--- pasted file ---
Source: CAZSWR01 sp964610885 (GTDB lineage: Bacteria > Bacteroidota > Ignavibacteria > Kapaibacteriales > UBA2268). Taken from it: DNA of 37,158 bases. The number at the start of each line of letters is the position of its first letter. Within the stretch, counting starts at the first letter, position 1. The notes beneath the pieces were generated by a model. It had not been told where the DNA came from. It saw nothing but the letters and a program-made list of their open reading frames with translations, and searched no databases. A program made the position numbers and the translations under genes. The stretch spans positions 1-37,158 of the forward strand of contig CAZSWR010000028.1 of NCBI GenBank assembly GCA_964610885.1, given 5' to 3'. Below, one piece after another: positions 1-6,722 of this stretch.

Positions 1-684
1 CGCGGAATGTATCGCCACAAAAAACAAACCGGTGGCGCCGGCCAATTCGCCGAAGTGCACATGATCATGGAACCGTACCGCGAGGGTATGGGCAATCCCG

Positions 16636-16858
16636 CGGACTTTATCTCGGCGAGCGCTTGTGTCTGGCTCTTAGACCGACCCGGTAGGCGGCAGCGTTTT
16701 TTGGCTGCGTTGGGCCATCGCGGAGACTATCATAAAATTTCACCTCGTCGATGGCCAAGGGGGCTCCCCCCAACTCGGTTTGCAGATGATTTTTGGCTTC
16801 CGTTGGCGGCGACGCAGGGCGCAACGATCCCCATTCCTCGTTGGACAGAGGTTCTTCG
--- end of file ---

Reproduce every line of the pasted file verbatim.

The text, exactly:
Source: CAZSWR01 sp964610885 (GTDB lineage: Bacteria > Bacteroidota > Ignavibacteria > Kapaibacteriales > UBA2268). Taken from it: DNA of 37,158 bases. The number at the start of each line of letters is the position of its first letter. Within the stretch, counting starts at the first letter, position 1. The notes beneath the pieces were generated by a model. It had not been told where the DNA came from. It saw nothing but the letters and a program-made list of their open reading frames with translations, and searched no databases. A program made the position numbers and the translations under genes. The stretch spans positions 1-37,158 of the forward strand of contig CAZSWR010000028.1 of NCBI GenBank assembly GCA_964610885.1, given 5' to 3'. Below, one piece after another: positions 1-6,722 of this stretch.

Positions 1-684
1 CGCGGAATGTATCGCCACAAAAAACAAACCGGTGGCGCCGGCCAATTCGCCGAAGTGCACATGATCATGGAACCGTACCGCGAGGGTATGGGCAATCCCG

Positions 16636-16858
16636 CGGACTTTATCTCGGCGAGCGCTTGTGTCTGGCTCTTAGACCGACCCGGTAGGCGGCAGCGTTTT
16701 TTGGCTGCGTTGGGCCATCGCGGAGACTATCATAAAATTTCACCTCGTCGATGGCCAAGGGGGCTCCCCCCAACTCGGTTTGCAGATGATTTTTGGCTTC
16801 CGTTGGCGGCGACGCAGGGCGCAACGATCCCCATTCCTCGTTGGACAGAGGTTCTTCG